A Different Kind of Urban-Rural Linkage

A March presentation on the Farm Bill by Adam Warthesen of the Minnesota Land Stewardship Project started with a pop quiz. Match the projected 10-year farm-program expenditure with its name. The options were as follows:

$771.6 billion A.  Conservation Support
$90.1 billion B.  Crop Insurance
$67.3 billion C.  Nutrition and Food Support
$65.7 billion D.  Commodity Program

When most Americans think about the Farm Bill, they don’t think about crop insurance.  However, the cost of crop insurance to taxpayers has more than doubled in the past decade.  Brian DeVore reports that today it is ($90.1 billion) second only to nutrition and food support programs ($771.6 billion).  The cost of commodity subsidies ($67.3 billion) and conservation support ($65.7 billion) come in a close third and fourth.

While most coverage of the crop insurance issue has focused on rural audiences, those of us living in cities should be concerned that the sources of our food security may be under increasing threat.  Anyone concerned about the social justice and public health implications of rising food prices, diminishing farm yields, climate change, and escalating land speculation should know about how the ever-growing cost of crop insurance for US taxpayers is working against our health and social equity goals.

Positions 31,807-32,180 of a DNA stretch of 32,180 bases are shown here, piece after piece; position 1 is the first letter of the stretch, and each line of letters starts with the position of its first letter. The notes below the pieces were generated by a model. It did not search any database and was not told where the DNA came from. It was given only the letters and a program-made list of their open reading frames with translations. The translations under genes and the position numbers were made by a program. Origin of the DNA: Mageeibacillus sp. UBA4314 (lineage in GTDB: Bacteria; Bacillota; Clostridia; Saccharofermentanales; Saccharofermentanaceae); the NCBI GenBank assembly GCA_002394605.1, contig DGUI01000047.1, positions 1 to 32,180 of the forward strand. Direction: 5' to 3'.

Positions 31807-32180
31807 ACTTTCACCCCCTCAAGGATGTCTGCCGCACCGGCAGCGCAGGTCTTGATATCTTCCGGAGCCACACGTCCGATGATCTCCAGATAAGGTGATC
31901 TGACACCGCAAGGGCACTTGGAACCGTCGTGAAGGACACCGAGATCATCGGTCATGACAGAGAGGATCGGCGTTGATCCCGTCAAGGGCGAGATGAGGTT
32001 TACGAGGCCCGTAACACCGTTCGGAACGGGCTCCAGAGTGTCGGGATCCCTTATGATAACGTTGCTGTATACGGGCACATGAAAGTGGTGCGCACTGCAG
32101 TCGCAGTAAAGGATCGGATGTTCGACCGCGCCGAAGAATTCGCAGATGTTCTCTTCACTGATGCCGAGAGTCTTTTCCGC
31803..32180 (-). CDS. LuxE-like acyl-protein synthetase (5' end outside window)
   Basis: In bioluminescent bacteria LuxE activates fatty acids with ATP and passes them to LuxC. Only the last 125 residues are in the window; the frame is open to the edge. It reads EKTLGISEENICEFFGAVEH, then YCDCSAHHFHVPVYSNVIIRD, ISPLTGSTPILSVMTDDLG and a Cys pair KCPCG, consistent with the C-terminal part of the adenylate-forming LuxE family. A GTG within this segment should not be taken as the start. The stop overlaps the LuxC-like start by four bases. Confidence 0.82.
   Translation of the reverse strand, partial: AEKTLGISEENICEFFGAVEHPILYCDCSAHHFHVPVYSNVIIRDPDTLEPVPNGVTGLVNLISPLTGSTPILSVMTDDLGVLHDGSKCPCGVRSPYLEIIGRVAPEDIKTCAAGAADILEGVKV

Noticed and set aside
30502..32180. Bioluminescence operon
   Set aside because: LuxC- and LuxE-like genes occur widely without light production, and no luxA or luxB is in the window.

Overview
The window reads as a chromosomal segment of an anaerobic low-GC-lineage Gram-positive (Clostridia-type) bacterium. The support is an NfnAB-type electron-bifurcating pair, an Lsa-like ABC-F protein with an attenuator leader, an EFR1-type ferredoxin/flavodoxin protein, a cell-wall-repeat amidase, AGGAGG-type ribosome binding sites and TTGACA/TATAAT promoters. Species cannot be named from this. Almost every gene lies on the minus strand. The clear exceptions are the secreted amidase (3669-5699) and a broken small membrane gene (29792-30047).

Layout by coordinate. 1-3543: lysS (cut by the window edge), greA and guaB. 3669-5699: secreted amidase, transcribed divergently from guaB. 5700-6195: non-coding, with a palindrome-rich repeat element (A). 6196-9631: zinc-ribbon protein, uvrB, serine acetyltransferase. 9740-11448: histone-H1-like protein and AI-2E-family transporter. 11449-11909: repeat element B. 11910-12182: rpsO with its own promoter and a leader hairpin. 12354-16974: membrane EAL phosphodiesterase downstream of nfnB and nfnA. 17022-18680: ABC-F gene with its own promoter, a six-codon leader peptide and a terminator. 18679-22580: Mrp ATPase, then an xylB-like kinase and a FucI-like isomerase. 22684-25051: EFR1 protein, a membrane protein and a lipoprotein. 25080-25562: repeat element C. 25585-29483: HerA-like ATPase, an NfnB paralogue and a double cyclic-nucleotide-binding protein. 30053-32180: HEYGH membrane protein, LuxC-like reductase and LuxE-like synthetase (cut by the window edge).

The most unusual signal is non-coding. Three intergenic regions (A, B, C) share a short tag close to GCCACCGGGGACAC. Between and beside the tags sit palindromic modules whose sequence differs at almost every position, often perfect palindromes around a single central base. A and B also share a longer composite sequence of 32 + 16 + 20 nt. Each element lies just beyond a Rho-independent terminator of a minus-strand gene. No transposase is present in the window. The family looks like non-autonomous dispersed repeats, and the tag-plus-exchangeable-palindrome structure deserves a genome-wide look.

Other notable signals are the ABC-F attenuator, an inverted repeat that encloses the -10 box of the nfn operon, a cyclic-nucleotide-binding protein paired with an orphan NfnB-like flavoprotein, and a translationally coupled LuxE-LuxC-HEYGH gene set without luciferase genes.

A Short History of US Crop Insurance

The United States Department of Agriculture’s Risk Management Agency runs the federal crop insurance program.  Started in 1938, the program was the government’s response to the droughts and Dust Bowl of the 1930s.  Its goal was to protect the profitability of farming so that the country could support the population of farmers it needed to grow food and fiber.

The 1990s were a decade of big changes to the US’s federal crop insurance program.  Many of these changes set the stage for the problems farmers identify with the program today.  For example, the USDA stopped requiring that farmers have soil conservation practices in operation before they can collect insurance indemnities.  Also during this period the subsidized percentage of crop insurance premiums started its rise from 25% to today’s subsidy rate of nearly 60%.  This period saw the crop insurance innovation of coverage for revenue aside from crop yield.  Today, crop insurance for farm yield covers only 17% of US farmland.

By 2010, federally subsidized crop insurance covered 255 million acres of land, three-quarters of which were growing corn, cotton, soybeans, and wheat.  As a Congressional Research Service report on this issue explains, “insurance policies are sold and completely serviced through 16 approved private insurance companies.  The insurance companies’ losses are reinsured by USDA, and their administrative and operating costs are reimbursed by the federal government.”  In 2010, the USDA capped subsidies to companies issuing crop insurance at $1.3 billion.  Over 10 years this cap adds up to a $6 billion subsidy reduction, enough to make insurers balk at the proposal, but not enough to damage their profitability, or the profitability of the program.

United States Department of Agriculture

Agricultural Land Grabs